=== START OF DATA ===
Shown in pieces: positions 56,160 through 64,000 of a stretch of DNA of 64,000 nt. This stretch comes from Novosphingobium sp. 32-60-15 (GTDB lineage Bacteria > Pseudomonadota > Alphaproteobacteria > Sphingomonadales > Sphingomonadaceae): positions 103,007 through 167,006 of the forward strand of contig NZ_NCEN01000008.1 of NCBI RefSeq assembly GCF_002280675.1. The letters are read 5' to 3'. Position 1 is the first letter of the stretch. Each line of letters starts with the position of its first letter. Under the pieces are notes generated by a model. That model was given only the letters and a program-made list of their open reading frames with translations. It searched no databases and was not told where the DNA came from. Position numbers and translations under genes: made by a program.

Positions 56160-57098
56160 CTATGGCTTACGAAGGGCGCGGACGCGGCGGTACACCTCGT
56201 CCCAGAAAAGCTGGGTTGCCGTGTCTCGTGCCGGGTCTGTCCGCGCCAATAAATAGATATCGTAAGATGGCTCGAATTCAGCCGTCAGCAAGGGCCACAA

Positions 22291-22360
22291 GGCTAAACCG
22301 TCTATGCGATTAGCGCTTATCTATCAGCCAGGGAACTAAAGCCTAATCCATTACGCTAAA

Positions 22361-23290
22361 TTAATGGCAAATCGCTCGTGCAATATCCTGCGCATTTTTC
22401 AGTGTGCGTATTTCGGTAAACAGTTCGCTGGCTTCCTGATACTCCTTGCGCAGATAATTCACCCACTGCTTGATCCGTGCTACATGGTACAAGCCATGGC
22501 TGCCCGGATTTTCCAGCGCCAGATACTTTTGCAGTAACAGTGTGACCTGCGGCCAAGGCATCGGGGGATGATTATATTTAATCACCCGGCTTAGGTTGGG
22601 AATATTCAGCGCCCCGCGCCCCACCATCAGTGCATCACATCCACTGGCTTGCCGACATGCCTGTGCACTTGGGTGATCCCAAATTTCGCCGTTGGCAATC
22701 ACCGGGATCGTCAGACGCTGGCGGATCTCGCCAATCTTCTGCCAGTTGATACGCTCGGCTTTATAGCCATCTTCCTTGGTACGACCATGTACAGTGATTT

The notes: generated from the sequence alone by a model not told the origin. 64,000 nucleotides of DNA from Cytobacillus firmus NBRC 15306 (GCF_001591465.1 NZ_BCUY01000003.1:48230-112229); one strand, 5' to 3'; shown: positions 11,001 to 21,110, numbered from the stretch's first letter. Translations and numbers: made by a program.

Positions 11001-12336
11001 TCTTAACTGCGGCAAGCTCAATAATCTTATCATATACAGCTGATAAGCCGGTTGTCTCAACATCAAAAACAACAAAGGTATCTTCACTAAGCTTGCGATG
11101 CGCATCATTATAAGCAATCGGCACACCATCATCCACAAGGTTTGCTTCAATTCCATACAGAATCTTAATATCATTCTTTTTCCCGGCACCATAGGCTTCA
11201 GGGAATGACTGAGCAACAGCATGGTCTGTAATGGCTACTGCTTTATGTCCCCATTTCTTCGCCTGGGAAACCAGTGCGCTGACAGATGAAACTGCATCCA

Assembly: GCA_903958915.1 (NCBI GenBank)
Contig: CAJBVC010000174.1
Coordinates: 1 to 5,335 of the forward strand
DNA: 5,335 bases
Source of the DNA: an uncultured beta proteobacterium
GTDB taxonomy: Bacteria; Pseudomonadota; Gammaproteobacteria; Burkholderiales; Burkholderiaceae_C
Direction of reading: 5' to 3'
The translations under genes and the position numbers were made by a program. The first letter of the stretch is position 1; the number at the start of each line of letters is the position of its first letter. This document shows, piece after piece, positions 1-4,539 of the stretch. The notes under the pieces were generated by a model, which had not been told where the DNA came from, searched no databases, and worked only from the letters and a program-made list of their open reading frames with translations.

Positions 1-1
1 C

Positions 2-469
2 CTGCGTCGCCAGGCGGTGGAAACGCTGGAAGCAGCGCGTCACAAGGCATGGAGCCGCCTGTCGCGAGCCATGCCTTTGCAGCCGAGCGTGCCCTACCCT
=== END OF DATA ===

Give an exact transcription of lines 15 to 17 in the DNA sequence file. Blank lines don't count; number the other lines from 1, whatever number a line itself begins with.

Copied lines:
Positions 11001-12336
11001 TCTTAACTGCGGCAAGCTCAATAATCTTATCATATACAGCTGATAAGCCGGTTGTCTCAACATCAAAAACAACAAAGGTATCTTCACTAAGCTTGCGATG
11101 CGCATCATTATAAGCAATCGGCACACCATCATCCACAAGGTTTGCTTCAATTCCATACAGAATCTTAATATCATTCTTTTTCCCGGCACCATAGGCTTCA